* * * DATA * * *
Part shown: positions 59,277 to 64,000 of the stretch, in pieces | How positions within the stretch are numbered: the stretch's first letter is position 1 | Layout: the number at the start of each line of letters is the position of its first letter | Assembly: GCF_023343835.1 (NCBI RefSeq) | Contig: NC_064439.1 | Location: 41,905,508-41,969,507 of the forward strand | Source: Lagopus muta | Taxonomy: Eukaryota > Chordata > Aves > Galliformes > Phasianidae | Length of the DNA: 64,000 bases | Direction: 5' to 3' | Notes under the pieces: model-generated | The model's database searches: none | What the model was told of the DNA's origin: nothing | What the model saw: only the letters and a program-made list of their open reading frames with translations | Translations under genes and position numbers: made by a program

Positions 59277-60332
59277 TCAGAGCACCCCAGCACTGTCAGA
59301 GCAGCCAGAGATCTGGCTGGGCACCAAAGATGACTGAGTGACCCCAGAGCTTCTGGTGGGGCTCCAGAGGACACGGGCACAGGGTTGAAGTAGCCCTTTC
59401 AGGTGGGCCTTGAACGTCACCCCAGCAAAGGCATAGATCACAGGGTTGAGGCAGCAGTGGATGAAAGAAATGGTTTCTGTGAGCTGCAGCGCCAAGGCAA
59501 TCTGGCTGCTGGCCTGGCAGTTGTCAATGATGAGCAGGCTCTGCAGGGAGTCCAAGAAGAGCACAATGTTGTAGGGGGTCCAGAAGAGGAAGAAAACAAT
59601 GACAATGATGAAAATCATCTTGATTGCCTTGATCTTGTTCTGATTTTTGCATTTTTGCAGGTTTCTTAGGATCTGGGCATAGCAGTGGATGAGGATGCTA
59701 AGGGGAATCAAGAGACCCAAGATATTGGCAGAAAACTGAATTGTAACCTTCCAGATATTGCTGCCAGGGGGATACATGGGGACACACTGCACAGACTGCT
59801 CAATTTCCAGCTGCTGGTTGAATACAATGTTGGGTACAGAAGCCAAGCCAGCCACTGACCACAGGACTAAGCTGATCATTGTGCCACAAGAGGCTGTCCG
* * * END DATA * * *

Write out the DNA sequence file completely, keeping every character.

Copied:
Part shown: positions 59,277 to 64,000 of the stretch, in pieces | How positions within the stretch are numbered: the stretch's first letter is position 1 | Layout: the number at the start of each line of letters is the position of its first letter | Assembly: GCF_023343835.1 (NCBI RefSeq) | Contig: NC_064439.1 | Location: 41,905,508-41,969,507 of the forward strand | Source: Lagopus muta | Taxonomy: Eukaryota > Chordata > Aves > Galliformes > Phasianidae | Length of the DNA: 64,000 bases | Direction: 5' to 3' | Notes under the pieces: model-generated | The model's database searches: none | What the model was told of the DNA's origin: nothing | What the model saw: only the letters and a program-made list of their open reading frames with translations | Translations under genes and position numbers: made by a program

Positions 59277-60332
59277 TCAGAGCACCCCAGCACTGTCAGA
59301 GCAGCCAGAGATCTGGCTGGGCACCAAAGATGACTGAGTGACCCCAGAGCTTCTGGTGGGGCTCCAGAGGACACGGGCACAGGGTTGAAGTAGCCCTTTC
59401 AGGTGGGCCTTGAACGTCACCCCAGCAAAGGCATAGATCACAGGGTTGAGGCAGCAGTGGATGAAAGAAATGGTTTCTGTGAGCTGCAGCGCCAAGGCAA
59501 TCTGGCTGCTGGCCTGGCAGTTGTCAATGATGAGCAGGCTCTGCAGGGAGTCCAAGAAGAGCACAATGTTGTAGGGGGTCCAGAAGAGGAAGAAAACAAT
59601 GACAATGATGAAAATCATCTTGATTGCCTTGATCTTGTTCTGATTTTTGCATTTTTGCAGGTTTCTTAGGATCTGGGCATAGCAGTGGATGAGGATGCTA
59701 AGGGGAATCAAGAGACCCAAGATATTGGCAGAAAACTGAATTGTAACCTTCCAGATATTGCTGCCAGGGGGATACATGGGGACACACTGCACAGACTGCT
59801 CAATTTCCAGCTGCTGGTTGAATACAATGTTGGGTACAGAAGCCAAGCCAGCCACTGACCACAGGACTAAGCTGATCATTGTGCCACAAGAGGCTGTCCG